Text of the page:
James Scott Bell's "Deceived" feels like the first book in a series rather than a complete novel in its own right. Maybe it is and maybe it isn't--I couldn't find anything to indicate if we'll see a follow-up in the near future.
If there's not a follow-up, I may be disappointed.
During a hiking trip, Liz and her born-again husband stumble across a dead body. Near the body is a bag full of diamonds. Liz sees the diamonds as their chance to land on easy street while her husband wants nothing to do with them. His recent conversion to Christianity is causing friction in their marriage and his professional career. During their argument, Liz shoves him off a rock, causing him to fall to his death. Liz begins to hatch a plot to cover up the murder of her husband.
Meanwhile, we meet Mac, a Gulf War vet with issues. He's got Gulf War syndrome and intense pain in his head. He's been in jail for robbing a store, losing his wife and family in the process. Mac has come to the Lord and found a job as the handy-man for his church. But his probation officer seems to have it in for him and will stop at nothing to get Mac back into jail. We also meet Rocky, a female private investigator who was scarred when a dog mauled her as a child. She has just left her relationship with her abusive boyfriend. She's also the sister of the husband who died. Mac is the guy's best friend.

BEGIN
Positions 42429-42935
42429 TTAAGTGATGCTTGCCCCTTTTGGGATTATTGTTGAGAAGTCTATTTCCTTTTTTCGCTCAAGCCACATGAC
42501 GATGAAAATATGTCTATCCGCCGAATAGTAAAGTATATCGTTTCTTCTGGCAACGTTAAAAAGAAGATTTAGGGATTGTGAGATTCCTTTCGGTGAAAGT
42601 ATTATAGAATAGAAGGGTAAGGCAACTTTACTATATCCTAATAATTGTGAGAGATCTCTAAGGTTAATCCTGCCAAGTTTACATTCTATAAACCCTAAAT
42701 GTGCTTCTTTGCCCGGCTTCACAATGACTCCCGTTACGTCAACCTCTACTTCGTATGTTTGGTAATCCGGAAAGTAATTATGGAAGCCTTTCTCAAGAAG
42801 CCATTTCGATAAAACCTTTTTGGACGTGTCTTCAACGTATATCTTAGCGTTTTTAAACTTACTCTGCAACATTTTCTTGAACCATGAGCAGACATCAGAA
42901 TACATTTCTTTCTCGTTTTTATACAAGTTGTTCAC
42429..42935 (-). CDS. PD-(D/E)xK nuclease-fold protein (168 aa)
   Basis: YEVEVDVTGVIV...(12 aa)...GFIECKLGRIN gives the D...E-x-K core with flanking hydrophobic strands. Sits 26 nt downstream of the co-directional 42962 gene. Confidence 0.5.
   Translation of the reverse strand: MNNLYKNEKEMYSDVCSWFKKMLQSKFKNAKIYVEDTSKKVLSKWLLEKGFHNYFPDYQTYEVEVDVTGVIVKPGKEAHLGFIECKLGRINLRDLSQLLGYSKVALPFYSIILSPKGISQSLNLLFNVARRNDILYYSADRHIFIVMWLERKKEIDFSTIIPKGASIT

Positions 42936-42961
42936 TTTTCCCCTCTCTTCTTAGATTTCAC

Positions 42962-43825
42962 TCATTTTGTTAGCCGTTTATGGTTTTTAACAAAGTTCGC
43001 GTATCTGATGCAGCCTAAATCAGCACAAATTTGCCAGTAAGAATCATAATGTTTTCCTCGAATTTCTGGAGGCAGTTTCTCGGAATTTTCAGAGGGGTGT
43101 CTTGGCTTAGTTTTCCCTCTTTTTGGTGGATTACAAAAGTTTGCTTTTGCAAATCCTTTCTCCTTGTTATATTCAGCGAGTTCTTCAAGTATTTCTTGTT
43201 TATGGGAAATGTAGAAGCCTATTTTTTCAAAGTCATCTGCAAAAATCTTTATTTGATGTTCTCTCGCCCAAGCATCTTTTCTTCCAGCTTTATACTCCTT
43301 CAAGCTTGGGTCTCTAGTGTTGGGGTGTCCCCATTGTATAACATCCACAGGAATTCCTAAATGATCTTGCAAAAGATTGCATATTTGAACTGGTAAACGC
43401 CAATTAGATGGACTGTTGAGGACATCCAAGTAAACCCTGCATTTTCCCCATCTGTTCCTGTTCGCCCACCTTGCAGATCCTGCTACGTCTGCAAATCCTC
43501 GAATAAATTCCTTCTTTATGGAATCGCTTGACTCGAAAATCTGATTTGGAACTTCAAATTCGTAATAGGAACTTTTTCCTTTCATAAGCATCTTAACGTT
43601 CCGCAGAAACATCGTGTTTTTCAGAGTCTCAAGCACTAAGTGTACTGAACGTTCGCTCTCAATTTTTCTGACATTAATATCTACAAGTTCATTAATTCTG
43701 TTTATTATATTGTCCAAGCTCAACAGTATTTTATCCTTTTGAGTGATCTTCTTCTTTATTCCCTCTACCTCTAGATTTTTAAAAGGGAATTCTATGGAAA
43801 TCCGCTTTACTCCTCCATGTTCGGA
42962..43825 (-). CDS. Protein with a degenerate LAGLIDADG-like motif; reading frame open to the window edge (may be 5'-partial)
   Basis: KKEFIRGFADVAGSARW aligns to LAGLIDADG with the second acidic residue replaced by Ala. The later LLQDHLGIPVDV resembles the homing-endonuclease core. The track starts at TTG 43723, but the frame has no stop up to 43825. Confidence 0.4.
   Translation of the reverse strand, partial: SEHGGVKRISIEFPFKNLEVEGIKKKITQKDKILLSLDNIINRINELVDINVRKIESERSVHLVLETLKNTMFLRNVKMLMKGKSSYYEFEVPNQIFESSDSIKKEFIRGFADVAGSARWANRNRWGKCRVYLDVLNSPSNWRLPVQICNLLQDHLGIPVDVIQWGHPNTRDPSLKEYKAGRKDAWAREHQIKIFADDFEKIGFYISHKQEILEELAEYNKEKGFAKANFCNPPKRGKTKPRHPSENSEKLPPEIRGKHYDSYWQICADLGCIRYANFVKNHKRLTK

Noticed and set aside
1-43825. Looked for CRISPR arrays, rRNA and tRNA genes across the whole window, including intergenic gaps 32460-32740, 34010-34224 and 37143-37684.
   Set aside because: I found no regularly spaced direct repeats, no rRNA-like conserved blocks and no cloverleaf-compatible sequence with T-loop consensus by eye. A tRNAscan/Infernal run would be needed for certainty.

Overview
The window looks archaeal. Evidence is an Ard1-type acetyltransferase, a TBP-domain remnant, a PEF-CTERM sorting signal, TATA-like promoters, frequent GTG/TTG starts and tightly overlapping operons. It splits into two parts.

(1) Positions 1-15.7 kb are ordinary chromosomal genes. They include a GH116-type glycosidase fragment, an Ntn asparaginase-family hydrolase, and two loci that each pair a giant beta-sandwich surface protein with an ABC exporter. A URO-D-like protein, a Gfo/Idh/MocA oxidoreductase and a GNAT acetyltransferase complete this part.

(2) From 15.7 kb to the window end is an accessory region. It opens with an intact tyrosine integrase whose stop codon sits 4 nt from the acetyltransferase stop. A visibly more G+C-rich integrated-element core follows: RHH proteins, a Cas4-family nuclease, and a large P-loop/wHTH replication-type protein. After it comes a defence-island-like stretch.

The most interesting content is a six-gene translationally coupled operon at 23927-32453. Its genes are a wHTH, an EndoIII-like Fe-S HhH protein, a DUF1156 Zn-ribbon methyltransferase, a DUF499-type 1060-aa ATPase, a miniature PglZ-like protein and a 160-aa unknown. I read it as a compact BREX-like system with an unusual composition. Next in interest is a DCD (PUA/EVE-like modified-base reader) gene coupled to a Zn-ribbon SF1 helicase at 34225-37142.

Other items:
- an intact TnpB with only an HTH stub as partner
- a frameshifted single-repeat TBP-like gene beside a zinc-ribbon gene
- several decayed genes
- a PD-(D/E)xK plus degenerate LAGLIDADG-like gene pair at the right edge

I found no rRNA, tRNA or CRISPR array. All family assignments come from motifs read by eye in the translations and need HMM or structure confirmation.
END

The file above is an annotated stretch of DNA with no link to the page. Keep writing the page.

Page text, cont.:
The storylines all come together, centered around the mystery of what happened and how Liz reacts. Liz makes a show of accepting God and being baptized. However, when some men come looking for the diamonds and the police start to poke holes in her story, Liz becomes more and more desperate, leading her to make some shocking decisions in the novel's final third.
For long periods of "Deceived," the story is gripping, entertaining and suspenseful. Bell is able to avoid the cliches of character within Christian fiction, making his character's struggles feel authentic and connect with the readers. You may be able to figure out where some things will lead, but the choices and characters never seem black or white, good or evil. However, the frustrating part comes when arcs that are put into motion but offer little or no resolution. Maybe Bell intended the story to be like life with no easy answers or maybe there's a second installment coming soon. Either way, I left the story feeling as if something were missing. I don't want everything wrapped up in a nice, neat package but some sense of resolution would be nice.